Eilis has been releasing songs from this project on her Bandcamp page over the past few months, each new issue helping to build a big picture of what she’s aiming to do with her solo project. Her label’s press release says that the EP “touches on topics of social structures, feminism, mental health, creative insecurities, personal tragedies, and the psychological impacts of living abroad” (in case you didn’t know, Eilis is Australian and I believe she is still based in Berlin) and indeed it does, both acutely and obtusely. Now it can be heard as a whole thing, its potency has never been more apparent. If it doesn’t hit you round the ears with immediate effect, please do persevere – you WILL connect with it, and vice versa, in good time. Both refreshing and provocative by turn, it brings something new and interesting to the table, and I’m sure you will thank me later for insisting that you do so.
As well as creating these invigorating musical episodes, Eilis has also been playing her own solo shows in the UK and elsewhere recently and is due for more of the same soon. I for one am intrigued as to how this will all translate to a live medium, so I can hardly wait….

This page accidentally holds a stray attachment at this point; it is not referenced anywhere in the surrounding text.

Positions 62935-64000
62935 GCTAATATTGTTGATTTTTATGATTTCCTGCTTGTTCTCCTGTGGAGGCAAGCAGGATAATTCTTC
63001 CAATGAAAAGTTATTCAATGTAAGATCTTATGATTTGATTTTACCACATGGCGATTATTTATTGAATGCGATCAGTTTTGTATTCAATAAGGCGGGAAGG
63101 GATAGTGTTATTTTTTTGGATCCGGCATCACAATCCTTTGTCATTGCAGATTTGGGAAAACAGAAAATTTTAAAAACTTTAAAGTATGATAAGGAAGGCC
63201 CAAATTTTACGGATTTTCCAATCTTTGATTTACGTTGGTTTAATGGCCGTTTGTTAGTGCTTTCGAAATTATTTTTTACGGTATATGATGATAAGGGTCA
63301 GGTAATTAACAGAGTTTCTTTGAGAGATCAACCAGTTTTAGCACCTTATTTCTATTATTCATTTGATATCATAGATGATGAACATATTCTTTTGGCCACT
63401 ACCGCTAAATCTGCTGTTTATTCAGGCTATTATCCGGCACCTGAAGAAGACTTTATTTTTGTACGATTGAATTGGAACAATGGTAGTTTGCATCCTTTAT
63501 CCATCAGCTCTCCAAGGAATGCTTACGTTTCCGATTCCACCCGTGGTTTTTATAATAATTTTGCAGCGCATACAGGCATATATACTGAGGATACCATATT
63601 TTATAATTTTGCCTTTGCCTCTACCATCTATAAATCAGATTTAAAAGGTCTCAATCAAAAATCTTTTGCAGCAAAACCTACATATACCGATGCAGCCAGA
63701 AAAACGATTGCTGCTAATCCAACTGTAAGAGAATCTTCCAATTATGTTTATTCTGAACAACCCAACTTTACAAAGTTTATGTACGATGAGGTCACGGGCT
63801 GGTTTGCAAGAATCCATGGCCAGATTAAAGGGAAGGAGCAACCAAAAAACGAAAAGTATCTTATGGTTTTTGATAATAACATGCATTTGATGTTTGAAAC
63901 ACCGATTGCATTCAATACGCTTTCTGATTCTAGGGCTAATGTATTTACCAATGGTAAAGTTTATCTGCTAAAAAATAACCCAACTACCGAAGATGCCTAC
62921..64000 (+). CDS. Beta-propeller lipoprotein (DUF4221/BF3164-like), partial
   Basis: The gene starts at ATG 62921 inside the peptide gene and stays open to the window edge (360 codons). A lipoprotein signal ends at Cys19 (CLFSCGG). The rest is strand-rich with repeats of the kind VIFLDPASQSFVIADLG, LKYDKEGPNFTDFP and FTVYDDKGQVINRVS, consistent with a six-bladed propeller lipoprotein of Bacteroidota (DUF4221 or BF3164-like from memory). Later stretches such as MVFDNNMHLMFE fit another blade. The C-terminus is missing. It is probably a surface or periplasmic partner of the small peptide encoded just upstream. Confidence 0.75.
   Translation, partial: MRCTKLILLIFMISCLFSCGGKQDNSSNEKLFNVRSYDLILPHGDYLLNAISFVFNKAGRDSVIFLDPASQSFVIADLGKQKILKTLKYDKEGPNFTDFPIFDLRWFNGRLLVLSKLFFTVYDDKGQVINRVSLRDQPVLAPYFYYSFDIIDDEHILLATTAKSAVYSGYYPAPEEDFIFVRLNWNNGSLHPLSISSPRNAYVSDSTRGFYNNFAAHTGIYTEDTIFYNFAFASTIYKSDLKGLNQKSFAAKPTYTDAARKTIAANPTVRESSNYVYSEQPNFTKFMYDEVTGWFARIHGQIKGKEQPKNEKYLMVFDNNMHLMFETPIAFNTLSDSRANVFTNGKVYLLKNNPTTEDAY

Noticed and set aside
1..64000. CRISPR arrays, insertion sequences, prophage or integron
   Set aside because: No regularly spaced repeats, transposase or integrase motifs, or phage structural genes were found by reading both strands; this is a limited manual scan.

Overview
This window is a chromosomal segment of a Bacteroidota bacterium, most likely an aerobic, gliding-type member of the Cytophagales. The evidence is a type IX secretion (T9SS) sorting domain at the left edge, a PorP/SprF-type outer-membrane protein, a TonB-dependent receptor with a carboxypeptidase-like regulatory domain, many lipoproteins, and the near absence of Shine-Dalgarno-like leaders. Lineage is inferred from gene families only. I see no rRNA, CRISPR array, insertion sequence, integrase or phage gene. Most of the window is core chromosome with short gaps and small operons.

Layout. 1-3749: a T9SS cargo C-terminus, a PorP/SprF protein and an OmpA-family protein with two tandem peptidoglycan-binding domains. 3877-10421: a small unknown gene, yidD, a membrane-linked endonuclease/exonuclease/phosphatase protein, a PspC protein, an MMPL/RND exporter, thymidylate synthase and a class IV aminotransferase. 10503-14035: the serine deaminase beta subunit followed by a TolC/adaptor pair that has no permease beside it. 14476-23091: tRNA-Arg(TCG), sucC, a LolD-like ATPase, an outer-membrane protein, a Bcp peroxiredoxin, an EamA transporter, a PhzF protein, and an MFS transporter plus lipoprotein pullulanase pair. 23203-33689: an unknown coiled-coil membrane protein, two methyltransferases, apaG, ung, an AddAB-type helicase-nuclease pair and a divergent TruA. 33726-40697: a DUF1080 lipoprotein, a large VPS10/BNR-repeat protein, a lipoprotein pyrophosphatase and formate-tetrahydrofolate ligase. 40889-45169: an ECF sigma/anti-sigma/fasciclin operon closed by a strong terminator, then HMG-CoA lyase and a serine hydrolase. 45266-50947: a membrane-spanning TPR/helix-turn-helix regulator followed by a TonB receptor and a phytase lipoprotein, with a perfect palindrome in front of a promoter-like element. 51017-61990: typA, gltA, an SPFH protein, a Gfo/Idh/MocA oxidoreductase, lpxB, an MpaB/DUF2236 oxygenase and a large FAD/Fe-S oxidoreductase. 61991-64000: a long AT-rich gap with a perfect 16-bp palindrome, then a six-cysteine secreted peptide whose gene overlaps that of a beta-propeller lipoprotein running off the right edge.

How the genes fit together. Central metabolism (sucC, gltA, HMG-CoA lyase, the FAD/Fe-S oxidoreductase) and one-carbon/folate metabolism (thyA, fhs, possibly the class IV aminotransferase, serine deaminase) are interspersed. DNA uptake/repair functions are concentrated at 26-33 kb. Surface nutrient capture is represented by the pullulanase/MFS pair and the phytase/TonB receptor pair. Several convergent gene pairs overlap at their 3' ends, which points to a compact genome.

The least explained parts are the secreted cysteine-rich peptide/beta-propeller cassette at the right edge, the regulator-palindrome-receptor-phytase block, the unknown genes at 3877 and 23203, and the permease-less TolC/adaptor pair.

“Never Too Emotional” is out now on Reckless Yes records and can be found on most if not all of your favourite streaming services.
Interview by Tony Rounce, photos by Keira-Anee and Neil Anderson
It may have been all quiet on the DOLLS front of late, but Jade Ellins has not been resting on her laurels. Currently in two active bands, the duo’s charming, affable front woman took time out from her ever-busy schedule to tell our Tony all about herself, and to bring LW up to date with what she’s been up to recently…
I suppose the first question that everyone would like an answer to (myself included!) is what’s become of DOLLS?
Well it’s been a bit of a rollercoaster as Bel had to go back to Spain last year. However, we will be releasing our 2nd EP this year, hopefully in the spring. We recorded it with Margo Broom producing, and it’ll be coming out with the same team who released Pop The Bubble – I can’t wait! I’ve been writing too, and working really hard on new songs that I think are really strong and I’m so excited for people to hear them!
You’re still in two top notch bands that we know about, in Abjects and Big Sea Creature. Obviously BSC is an outgrowth of the late, lamented Long Teeth, but how did the hook up with Abjects come about?